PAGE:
Unfortunately, some of the most apt comparisons are either not public (Fresh Direct) or are public but do not yet have earnings (Blue Apron, Hello Fresh). In addition, Instacart is a mix of grocery and a service, and their competitors include both grocery stores with their own delivery services and Amazon’s Prime Now service. However, Amazon’s strategy does not emphasize earnings and famously competes in multiple sectors with varied margins. Therefore Costco, which has the closest grocery store model to Instacart, is the best comparison.

As of February 2018, Costco, both a partner and a competitor to Instacart, trades at 30x trailing price-to-earnings with a market cap of a bit more than $80 billion. Its enterprise value, which takes into account debt and minority interests, is similar at $80.5 billion. As an additional point of reference, the S&P 500 is currently trading at 25x multiple, so I am giving a premium to Instacart.

I will use this as a stepping off point, applying 30x to Instacart’s market cap. This implies earnings of $420 million a year. If we use a range of multiples, from 20x-40x, earnings would be $630 million at the high end and $315 million at the low end.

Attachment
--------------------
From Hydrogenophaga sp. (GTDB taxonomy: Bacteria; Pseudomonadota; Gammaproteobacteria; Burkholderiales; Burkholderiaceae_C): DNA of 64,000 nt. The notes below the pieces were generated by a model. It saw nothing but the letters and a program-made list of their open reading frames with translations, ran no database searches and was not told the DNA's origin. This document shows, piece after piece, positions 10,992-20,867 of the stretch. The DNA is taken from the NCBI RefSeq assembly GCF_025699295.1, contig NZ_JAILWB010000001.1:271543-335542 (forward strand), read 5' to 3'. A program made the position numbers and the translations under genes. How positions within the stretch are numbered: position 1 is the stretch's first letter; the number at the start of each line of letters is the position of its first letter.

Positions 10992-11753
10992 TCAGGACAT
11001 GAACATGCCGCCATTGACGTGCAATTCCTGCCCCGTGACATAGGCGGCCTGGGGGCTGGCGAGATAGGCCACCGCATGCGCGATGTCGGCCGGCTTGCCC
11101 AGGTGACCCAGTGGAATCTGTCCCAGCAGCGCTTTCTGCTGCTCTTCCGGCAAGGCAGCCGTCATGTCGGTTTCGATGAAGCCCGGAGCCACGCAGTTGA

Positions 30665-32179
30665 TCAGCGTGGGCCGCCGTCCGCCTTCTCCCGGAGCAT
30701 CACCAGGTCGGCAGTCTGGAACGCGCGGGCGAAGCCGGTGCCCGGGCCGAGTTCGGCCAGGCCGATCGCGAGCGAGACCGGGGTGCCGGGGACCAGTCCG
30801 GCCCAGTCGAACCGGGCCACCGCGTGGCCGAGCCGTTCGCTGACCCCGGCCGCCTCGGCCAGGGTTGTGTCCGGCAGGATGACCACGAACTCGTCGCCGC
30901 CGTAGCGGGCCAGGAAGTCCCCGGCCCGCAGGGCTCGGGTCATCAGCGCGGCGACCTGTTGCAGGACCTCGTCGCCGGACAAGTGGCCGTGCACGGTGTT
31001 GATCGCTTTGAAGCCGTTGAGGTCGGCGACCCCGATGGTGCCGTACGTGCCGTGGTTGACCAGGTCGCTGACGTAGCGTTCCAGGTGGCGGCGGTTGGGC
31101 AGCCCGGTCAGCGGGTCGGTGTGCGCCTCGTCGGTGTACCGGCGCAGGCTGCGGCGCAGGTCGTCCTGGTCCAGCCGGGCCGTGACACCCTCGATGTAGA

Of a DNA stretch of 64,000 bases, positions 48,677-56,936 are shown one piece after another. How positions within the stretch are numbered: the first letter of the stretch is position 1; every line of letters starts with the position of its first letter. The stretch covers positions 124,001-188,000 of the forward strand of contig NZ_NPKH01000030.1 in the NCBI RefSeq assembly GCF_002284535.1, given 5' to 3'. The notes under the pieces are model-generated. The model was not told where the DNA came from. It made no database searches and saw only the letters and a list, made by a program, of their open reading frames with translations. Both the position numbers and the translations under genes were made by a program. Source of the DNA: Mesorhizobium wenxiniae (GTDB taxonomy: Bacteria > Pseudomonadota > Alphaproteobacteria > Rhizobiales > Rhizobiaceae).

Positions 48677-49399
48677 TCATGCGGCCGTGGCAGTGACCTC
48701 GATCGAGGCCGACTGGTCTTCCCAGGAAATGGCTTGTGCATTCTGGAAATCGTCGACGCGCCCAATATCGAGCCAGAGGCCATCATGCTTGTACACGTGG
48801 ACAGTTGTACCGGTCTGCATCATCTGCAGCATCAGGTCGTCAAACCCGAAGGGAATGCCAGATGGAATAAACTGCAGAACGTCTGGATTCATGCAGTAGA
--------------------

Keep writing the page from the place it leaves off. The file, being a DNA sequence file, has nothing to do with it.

table showing instacart's implied earnings using a simple p/e multiple

Step 2: Determine Revenue from Earnings

Now that I have an earnings estimate, I want to understand what this means for revenues. Using a base net margin of 2% (as we did above) and $420 million, the implied revenues would be $21 billion. The table below illustrates several scenarios with varying net margins.

table showing instacart's implied revenues using a simple net margin

Step 3: Market Size and Instacart’s Place in the Market

Many times, I have seen people use simple growth assumptions but don’t ensure that the resulting figure is reasonable. For instance, if I took a startup that has been growing 100% over the past three years and then assumed that this rate continues for the next 10 years, the resulting revenue figure may be completely unreasonable.